Israel Marks Historic UN Vote
Exactly 60 years later, the concept remains at the heart of renewed attempts to resolve the Israeli-Palestinian conflict. At this week's U.S.-sponsored peace conference outside Washington, Israel and the Palestinians again pledged efforts to wrap up a peace treaty that would set up the two states envisioned in 1947.
Three full-scale wars and two bloody Palestinian uprisings have failed either to change the two-state formula or bring it much closer to reality.
Violence has marked the process from the outset. When the General Assembly voted to partition the land on Nov. 29, 1947, it was clear it would set off a war between Jews and Arabs.
The day of the vote is legendary in Israel. Its 600,000 Jewish inhabitants huddled around their radios to listen to the live broadcast from the United Nations. Many kept score nervously in"yes" and"no" columns as the representatives called out their votes on the partition resolution.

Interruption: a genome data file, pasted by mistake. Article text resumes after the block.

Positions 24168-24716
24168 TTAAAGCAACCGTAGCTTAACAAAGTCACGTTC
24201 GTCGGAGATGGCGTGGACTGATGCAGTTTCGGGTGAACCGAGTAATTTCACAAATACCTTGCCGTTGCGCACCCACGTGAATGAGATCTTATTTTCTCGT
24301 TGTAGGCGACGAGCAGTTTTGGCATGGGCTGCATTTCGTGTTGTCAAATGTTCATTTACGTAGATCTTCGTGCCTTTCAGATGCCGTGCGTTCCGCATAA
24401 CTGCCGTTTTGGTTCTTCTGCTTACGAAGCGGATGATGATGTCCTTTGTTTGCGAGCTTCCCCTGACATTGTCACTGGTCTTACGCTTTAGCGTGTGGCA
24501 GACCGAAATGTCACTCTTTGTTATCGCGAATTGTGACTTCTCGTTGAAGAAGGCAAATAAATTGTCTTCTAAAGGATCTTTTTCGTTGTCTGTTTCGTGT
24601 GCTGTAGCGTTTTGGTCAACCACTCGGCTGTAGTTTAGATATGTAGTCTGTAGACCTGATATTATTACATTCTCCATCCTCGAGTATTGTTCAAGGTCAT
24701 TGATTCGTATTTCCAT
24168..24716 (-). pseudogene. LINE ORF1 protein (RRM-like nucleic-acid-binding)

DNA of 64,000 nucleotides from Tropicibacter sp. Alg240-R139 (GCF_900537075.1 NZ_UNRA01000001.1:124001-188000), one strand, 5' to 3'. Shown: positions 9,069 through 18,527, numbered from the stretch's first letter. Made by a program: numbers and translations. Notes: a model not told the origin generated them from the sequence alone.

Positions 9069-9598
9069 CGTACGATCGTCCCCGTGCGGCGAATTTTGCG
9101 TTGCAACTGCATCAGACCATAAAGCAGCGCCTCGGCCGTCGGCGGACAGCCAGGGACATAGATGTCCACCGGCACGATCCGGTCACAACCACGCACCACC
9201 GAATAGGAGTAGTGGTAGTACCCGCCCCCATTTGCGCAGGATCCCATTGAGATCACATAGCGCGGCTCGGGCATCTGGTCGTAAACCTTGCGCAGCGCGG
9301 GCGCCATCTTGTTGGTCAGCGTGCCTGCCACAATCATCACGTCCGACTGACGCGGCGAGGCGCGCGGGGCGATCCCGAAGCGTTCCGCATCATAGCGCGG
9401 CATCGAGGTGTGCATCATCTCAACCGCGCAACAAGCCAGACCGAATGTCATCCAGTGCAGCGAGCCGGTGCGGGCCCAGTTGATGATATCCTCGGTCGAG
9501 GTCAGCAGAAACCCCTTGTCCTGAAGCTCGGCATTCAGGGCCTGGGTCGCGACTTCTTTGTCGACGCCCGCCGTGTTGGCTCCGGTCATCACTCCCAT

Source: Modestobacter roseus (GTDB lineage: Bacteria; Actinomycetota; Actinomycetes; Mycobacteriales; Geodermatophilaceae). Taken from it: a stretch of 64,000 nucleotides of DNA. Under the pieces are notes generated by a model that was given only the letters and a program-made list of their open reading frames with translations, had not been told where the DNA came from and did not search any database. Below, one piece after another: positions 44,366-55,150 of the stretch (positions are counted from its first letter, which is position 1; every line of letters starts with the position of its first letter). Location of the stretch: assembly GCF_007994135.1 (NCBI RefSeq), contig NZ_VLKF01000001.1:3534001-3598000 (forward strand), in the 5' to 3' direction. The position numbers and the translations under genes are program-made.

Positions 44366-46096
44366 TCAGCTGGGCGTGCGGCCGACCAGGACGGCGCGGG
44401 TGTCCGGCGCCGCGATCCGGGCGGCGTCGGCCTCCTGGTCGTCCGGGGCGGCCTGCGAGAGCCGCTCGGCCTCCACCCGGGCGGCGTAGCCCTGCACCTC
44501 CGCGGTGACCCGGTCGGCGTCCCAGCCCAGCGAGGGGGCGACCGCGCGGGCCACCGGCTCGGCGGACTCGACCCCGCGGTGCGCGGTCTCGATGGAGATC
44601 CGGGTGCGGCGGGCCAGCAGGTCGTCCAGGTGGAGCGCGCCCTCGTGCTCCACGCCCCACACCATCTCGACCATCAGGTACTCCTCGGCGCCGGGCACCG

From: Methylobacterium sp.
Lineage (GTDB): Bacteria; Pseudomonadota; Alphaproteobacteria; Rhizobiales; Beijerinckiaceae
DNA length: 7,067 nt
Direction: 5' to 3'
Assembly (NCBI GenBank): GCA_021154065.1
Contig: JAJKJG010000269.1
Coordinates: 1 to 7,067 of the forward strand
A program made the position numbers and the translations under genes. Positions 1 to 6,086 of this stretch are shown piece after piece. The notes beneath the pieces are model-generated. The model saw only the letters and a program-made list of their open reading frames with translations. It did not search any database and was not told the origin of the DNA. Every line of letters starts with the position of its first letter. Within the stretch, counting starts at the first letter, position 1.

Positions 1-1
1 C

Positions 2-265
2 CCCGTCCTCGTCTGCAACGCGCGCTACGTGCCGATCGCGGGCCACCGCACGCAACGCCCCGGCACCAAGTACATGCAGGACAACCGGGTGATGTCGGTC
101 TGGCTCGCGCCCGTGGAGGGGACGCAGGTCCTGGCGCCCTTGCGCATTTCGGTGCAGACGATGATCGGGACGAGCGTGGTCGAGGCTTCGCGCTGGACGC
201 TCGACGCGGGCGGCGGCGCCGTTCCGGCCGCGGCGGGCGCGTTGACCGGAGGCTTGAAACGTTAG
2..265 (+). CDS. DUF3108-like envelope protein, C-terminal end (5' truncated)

It was no done deal, participants recalled in an Israel TV documentary that aired Wednesday. Israeli delegates scampered from room to room trying to garner enough support, while avoiding the British, who considered their very presence in the building illegal as long as they ruled Palestine under a U.N. mandate.
comments powered by Disqus
- OAH issues a statement in support of the AP standards
- Daniel Pipes says in interview that the absence of anti-Israel protests in Muslim countries is highly significant
- A historian who studies China has discovered an overlooked angle in the debate about the Middle East. Could he have figured out a key reason for Iraq’s failure to defeat ISIS?
- American Historical Association backs revision of the AP course in history
- Middle East Scholars and Librarians Call for the Boycott of Israeli Academic Institutions